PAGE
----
Brascoupé directs the Traditional Native American Farmers Association (TNAFA), headquartered in Santa Fe, New Mexico, which has engaged the Indigenous community through this very practice. Tiny TNAFA, comprised of its director and a few volunteers, specializes in projects that are accomplished easily with inexpensive locally sourced items, yet have enormous effects. “Our philosophy is keeping small and collaborating with people who are committed to doing this work,” says Brascoupé. “They can then run with the ideas.”
In May, TNAFA held a two-day tree-planting and -care workshop. The course attracted some 25 students from an Apache community, the Navajo Nation and other Pueblos, including Acoma, Zuni, Taos, Hopi and Ohkay Owingeh (formerly called San Juan Pueblo). Participants put in trees and mulched them with donated plant debris from a large commercial greenhouse operation and with easily obtained discarded cardboard and newspaper (“it’s everywhere!” says Brascoupé). Water was diverted from sources, like runoff from buildings, that might have been ignored or lost otherwise.
Saturday, Jun 2, 2018, 12:00 pm · By Wenonah Hauter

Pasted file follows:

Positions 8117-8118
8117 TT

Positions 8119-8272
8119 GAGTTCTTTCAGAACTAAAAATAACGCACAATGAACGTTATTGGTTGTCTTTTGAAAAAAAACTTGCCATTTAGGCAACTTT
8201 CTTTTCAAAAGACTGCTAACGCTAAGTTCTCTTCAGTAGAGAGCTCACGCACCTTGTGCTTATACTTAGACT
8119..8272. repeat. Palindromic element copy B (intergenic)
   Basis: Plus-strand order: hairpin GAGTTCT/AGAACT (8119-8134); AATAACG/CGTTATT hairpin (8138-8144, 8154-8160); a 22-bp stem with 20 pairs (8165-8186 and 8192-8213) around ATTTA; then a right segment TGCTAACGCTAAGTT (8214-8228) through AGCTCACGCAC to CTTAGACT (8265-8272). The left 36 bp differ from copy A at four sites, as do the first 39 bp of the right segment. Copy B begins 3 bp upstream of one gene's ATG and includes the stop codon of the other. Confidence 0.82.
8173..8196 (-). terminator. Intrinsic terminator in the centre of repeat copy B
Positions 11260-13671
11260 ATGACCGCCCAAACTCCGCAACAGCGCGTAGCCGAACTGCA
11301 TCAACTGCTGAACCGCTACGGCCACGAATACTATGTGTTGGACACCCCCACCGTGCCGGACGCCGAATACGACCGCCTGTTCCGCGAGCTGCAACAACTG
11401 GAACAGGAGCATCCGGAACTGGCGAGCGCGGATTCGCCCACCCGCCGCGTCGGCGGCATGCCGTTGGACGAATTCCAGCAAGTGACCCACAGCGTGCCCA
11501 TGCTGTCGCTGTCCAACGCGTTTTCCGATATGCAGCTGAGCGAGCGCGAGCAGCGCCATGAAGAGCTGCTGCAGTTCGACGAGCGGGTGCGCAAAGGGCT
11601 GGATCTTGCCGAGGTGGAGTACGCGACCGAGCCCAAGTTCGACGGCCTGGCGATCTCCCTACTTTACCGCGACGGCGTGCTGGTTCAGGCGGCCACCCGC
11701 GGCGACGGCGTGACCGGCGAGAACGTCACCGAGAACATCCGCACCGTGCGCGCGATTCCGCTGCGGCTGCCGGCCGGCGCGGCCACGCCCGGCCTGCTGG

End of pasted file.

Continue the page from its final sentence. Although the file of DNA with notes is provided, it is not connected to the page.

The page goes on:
[Editor’s Note: The term “manure” is inaccurately used in the story below to describe the waste generated by Confined Animal Feeding Operations (CAFOs). For centuries, manure—an agriculturally essential fertilizer derived from animal excreta—has been used by people who value soil fertility and healthy plants, but industrial farms with thousands of confined animals are a new system outside of that scale. As the author makes clear, the volume of animal excreta generated by these operations has created a pollution crisis in rural communities across the nation (and in the Great Lakes). Why? Because it’s not used as a fertilizer. CAFOs are not farms, after all. Animal excreta becomes manure in its use, or planned use, to support plant growth. Its mere existence doesn’t get that honorable title. So when corporate agribusiness executives sit around a table and ask, "How the hell are we going to get rid of this stuff?" they are not talking about manure. They’ve got a waste disposal problem, which they dump on their neighbors.]
In 2008, Cabot Oil and Gas started fracking operations in Dimock, Penn. It was around that time the community started noticing their water was turning brown and making people and animals sick. One woman’s water well exploded. Fracking had come to town.
It’s a familiar story in other rural communities—from Pennsylvania to Montana and Texas—where fracking has contaminated drinking water resources and emitted toxic air pollution associated with higher rates of asthma, birth defects and cancer.
But the story is similar in other communities where fracking or other extreme fossil fuel extraction isn’t happening. Air and drinking water that’s been dangerously polluted from industrial operations affect communities across Iowa, including the state’s largest city, Des Moines. Polluting facilities are operating in Central Oregon, North Carolina, Wisconsin and Maryland. None of those places are fracking, but they are host to another environmental hazard facing rural communities: factory farms.